Florida Bank Says It Closed Donald Trump's Accounts Holding Millions of Dollars

Bank United, a Florida bank that once did business with former President Donald Trump, said it closed his accounts. The bank joins a growing list of companies that no longer plan to do business with Trump following the deadly insurrection at the U.S. Capitol on Jan. 6. Trump finished his term as president on Wednesday, flying to Florida before President Joe Biden took office. The House of Representatives voted to impeach Trump for inciting the violence.

"We no longer have any depository relationship with him," a Bank United spokesperson told The Washington Post Thursday. The bank did not give a reason for cutting ties with Trump. The bank has held some of Trump's money since at least 2015, as seen in one of Trump's financial disclosures. Trump had two money market accounts at the bank, between $5.1 million and $25.5 million combined. The forms did not include exact dollar amounts.

Since the Capitol attack three weeks ago, other banks have said they will stop working with Trump. Signature Bank in New York said it would close two personal accounts that held a combined $5 million. Company spokesperson Susan Turkell issued a strong condemnation of Trump, calling for him to resign from office. "Signature Bank pledges it will not do business in the future with any members of Congress who voted to disregard the Electoral College," Turkell said, reports NBC News. "We have never before commented on any political matter and hope to never do so again. To witness a rioter sitting in the presiding chair of the U.S. Senate and our elected representatives being told to seek cover under their seats is appalling and an insult to the Republic."

Deutsche Bank will also stop working with Trump, who had two mortgages totaling $340 million with the bank, a source told NBC News. The loans are due in 2023 and 2024. The company declined to comment, but the head of U.S. operations condemned the Capitol attack in a LinkedIn post. Deutsche Bank has long faced controversy for its business ties to Trump. Two of his personal bankers at the company resigned in December, and the reasons for their decisions were not announced.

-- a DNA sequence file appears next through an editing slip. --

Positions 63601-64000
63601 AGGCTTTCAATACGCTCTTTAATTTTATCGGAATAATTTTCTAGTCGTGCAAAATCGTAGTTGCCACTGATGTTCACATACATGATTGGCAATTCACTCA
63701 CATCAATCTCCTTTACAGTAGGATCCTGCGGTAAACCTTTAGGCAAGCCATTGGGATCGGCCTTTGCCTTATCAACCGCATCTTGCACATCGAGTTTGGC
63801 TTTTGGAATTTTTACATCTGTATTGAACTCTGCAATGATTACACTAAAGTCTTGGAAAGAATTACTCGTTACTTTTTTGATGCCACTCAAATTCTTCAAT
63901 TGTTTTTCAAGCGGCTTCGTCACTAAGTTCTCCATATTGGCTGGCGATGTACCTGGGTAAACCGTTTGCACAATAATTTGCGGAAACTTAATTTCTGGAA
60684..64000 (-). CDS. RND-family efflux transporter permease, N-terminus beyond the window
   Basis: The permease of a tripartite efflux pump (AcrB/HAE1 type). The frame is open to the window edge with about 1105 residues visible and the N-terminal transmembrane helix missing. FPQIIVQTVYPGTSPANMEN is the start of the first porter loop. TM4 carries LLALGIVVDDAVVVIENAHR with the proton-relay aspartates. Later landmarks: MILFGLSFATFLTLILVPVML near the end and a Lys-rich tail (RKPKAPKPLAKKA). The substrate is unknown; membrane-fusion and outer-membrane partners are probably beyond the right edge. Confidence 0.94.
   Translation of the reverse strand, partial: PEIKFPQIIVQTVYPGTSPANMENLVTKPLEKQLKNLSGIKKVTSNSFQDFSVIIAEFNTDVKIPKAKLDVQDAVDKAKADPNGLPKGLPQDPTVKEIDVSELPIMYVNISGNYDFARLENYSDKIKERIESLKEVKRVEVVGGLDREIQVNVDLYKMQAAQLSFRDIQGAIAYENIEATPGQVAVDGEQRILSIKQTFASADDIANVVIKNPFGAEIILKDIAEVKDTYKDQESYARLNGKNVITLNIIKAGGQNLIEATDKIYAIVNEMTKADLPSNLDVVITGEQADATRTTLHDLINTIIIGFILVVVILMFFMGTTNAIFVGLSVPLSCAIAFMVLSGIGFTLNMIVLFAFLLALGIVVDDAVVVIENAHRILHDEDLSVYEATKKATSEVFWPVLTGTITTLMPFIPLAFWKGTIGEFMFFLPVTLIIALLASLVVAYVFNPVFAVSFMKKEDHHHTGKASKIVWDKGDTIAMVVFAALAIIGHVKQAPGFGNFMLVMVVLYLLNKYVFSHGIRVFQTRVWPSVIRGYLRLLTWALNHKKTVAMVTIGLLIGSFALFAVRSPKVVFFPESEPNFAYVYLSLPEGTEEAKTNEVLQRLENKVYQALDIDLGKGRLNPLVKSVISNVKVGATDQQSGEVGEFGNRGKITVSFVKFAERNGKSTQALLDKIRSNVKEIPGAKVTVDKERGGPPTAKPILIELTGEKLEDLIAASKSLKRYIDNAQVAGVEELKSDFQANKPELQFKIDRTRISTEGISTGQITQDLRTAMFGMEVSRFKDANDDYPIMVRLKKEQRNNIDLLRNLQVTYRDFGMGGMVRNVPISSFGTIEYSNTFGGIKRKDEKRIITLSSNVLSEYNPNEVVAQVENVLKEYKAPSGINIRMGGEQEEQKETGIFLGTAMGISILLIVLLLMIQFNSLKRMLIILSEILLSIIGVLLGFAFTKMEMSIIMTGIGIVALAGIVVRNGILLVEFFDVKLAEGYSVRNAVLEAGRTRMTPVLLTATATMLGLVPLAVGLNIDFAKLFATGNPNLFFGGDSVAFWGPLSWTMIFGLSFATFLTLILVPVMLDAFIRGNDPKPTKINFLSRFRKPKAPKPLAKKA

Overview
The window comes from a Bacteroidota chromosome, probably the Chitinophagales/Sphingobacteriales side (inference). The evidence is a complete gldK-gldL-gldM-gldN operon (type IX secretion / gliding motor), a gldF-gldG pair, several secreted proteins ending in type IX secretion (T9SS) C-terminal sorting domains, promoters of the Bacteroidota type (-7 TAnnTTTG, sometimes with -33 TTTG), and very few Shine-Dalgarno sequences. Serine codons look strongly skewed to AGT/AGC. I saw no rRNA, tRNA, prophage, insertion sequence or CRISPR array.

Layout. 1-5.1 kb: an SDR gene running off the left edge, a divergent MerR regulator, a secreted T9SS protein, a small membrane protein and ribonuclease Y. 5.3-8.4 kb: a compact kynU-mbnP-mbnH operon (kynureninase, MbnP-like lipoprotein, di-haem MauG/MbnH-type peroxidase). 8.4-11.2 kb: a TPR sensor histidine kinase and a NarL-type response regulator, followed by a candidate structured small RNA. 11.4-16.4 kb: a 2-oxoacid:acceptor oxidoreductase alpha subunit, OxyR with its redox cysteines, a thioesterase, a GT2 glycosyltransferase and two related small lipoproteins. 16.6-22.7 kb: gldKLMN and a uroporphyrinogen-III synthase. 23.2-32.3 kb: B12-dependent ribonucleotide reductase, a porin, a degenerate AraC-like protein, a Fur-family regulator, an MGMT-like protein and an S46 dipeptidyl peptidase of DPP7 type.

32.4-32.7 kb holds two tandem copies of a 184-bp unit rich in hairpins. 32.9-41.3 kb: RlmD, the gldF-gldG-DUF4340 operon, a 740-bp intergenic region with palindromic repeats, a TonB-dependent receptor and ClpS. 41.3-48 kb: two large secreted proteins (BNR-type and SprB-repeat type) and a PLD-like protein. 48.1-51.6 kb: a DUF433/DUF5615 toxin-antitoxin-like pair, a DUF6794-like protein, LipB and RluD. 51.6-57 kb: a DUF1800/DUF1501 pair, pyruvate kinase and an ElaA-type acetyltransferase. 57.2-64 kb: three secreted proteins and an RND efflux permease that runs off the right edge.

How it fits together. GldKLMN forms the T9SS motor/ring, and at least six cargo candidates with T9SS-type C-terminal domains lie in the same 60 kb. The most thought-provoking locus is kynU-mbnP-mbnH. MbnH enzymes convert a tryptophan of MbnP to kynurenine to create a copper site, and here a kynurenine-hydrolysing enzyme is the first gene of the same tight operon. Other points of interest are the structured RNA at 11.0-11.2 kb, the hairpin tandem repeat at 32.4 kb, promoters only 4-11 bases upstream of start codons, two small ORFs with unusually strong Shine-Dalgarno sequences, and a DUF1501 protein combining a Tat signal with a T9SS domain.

Another Florida bank, Professional Bank, cut ties with Trump as well, Bloomberg News reports. According to a July filing, Trump had as much as $25 million in a money market account at the bank, paying up to $1 million in interest for the year. Trump's relationship with the bank dates back to 2018, when it provided him a mortgage for his purchase of his sister's home in Palm Beach.


Eric Trump, who helped oversee the Trump Organization during his father's time in the White House, told the Associated Press that businesses cutting ties with the company after the riot was part of a liberal "cancel culture." Eric continued, "We live in the age of cancel culture, but this isn't something that started this week. It is something that they have been doing to us and others for years. If you disagree with them, if they don't like you, they try and cancel you."